Toronto – The Ontario Human Rights Commission (OHRC) today releases an updated Policy on preventing discrimination based on creed. The OHRC introduced its first policy on creed in 1996. Since that time, Ontario society has grown increasingly more diverse and there have been many important legal and social developments. The update reflects today’s issues and changes to case law, and provides expanded information in areas like Indigenous Spirituality and creed-based profiling.
“The right to be treated equally based on creed, to freely hold and practice creed beliefs of one's choosing, and to be protected from creed being imposed, are fundamental human rights in Ontario,” commented Renu Mandhane, Chief Commissioner. “Today’s Ontario society shows a diversity of people from all parts of the world with different ethnic and cultural backgrounds, religious beliefs and practices. This new policy can be valuable roadmap for helping people who need to address new and emerging human rights issues in the area of creed and religion. It can also ensure that all Ontarians can equally access, contribute to and benefit from Ontario society and its institutions regardless of what their creed beliefs may be.”
Under the Ontario Human Rights Code, people are protected from discrimination based on creed in five social areas – housing, services, employment, contracts, unions and professional associations. In the policy, creed includes religion, broadly defined. It may also include other non-religious belief systems that, like religion, substantially influence a person’s identity, worldview and way of life. The goal of the policy is to help Ontarians better understand and respond to diversity based on creed in ways that are inclusive and protect human rights. Questions about the appropriate nature and limits of rights relating to religion and creed have increasingly assumed centre stage in public discourse. With our changing society and the emergence of new belief systems, it was time to revisit our policy to make sure it reflected today’s complex reality.
The policy gives people the information they need to advocate for their rights, and meet their responsibilities under the Code. It suggests how to set up systems to protect those rights by providing the tools, practical scenarios and information that can be applied to everyday situations, so that potential human rights violations can be addressed quickly or prevented from happening in the first place.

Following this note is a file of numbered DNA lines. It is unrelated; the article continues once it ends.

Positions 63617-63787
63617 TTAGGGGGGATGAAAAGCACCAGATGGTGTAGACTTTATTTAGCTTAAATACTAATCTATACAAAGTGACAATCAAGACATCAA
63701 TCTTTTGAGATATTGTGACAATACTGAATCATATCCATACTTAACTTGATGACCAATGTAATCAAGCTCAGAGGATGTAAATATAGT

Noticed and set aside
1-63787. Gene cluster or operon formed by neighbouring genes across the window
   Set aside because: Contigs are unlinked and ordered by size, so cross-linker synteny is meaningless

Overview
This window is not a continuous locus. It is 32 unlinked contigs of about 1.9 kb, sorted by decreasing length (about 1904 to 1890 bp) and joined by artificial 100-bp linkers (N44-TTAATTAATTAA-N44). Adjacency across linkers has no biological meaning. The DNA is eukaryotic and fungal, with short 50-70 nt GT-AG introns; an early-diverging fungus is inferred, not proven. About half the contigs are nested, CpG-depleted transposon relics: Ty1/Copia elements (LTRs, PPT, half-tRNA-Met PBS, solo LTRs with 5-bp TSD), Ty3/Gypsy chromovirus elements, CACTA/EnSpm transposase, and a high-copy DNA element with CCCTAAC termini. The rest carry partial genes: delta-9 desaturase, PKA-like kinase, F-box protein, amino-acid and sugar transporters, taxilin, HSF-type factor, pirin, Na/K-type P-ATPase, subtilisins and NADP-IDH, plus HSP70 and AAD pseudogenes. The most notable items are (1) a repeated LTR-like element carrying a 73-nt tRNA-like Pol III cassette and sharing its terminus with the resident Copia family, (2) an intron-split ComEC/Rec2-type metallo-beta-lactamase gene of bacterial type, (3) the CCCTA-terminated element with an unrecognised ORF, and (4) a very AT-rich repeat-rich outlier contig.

Specifically, the policy sets out:
- an overview of the current and historical trends and issues that shape discrimination based on creed today
- a new section on Indigenous creed practices and how to accommodate them, including smudging and other ceremonies
- a wide range of specific situations and offers steps on how to accommodate, for example, Sabbath requirements, dress codes and dietary requirements
- an expanded definition of creed which may also include non-religious belief systems that like religion, substantially influence a person’s identity, worldview, and way of life
- updated case law references.
As part of the process for developing this policy, the OHRC conducted a policy dialogue on human rights, creed and freedom of religion in January 2012, and a legal workshop on human rights, creed and freedom of religion in March 2012. It also conducted a Human Rights and Creed Survey and published Human rights and creed research and consultation report in the Fall of 2013. These materials, and the policy, are available for download on our website.
Established in 1961, the OHRC is one part of Ontario’s system for human rights, alongside the Human Rights Tribunal of Ontario (HRTO) and the Human Rights Legal Support Centre (HRLSC). The OHRC’s main roles involve public education, policy development, research and bringing people and communities together to help resolve issues of "tension and conflict". It also conducts public inquiries, intervenes in proceedings at the HRTO and can initiate its own applications (formerly called ‘complaints’).
Creed policy and resources:
- Policy on preventing discrimination based on creed
- Creed and human rights (brochure)
- Creed and human rights for Indigenous peoples (brochure)
- Creed and the duty to accommodate: A checklist for accommodation providers
- History teaches us that difficult conversations about religion must start from respect and inclusion, not hate and division (By Chief Commissioner Renu Mandhane)
Additional creed resources:
- Human rights and creed research and consultation report (2014)
- Summary of human rights and creed survey findings (2013)
- Creed case law review (2012)
- Creed, freedom of religion and human rights - Special issue of Diversity Magazine (2012)
- Human rights and creed: Legal workshop papers (2012)
For more information:
Senior Communications Officer
Ontario Human Rights Commission